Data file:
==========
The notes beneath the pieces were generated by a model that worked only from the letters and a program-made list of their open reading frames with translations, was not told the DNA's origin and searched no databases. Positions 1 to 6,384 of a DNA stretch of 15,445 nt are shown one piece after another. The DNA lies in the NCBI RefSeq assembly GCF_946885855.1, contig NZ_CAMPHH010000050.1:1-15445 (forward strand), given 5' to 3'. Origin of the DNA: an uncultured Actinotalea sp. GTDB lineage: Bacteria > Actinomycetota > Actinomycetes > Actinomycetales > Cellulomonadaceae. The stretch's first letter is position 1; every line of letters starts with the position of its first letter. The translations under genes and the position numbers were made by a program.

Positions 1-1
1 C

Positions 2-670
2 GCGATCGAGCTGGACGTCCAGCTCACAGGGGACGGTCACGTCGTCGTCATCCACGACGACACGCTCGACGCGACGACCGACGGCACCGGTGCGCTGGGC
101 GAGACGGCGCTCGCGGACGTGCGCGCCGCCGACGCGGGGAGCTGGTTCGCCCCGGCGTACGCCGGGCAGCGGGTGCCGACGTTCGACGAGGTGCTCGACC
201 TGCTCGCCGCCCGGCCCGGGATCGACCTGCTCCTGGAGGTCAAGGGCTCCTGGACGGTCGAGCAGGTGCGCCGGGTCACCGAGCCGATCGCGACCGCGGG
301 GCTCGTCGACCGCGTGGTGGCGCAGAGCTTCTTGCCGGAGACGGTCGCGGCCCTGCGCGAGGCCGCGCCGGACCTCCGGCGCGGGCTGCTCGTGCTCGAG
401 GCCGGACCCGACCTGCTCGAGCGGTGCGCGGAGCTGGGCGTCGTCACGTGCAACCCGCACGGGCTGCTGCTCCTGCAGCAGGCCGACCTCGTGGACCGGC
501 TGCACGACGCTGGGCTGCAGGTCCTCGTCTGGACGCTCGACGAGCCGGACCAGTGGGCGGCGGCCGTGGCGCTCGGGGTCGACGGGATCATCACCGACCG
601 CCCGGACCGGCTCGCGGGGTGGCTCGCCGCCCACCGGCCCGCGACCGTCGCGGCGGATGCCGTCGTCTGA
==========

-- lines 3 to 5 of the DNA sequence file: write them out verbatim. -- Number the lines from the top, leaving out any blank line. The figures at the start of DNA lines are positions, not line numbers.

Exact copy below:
1 C

Positions 2-670
2 GCGATCGAGCTGGACGTCCAGCTCACAGGGGACGGTCACGTCGTCGTCATCCACGACGACACGCTCGACGCGACGACCGACGGCACCGGTGCGCTGGGC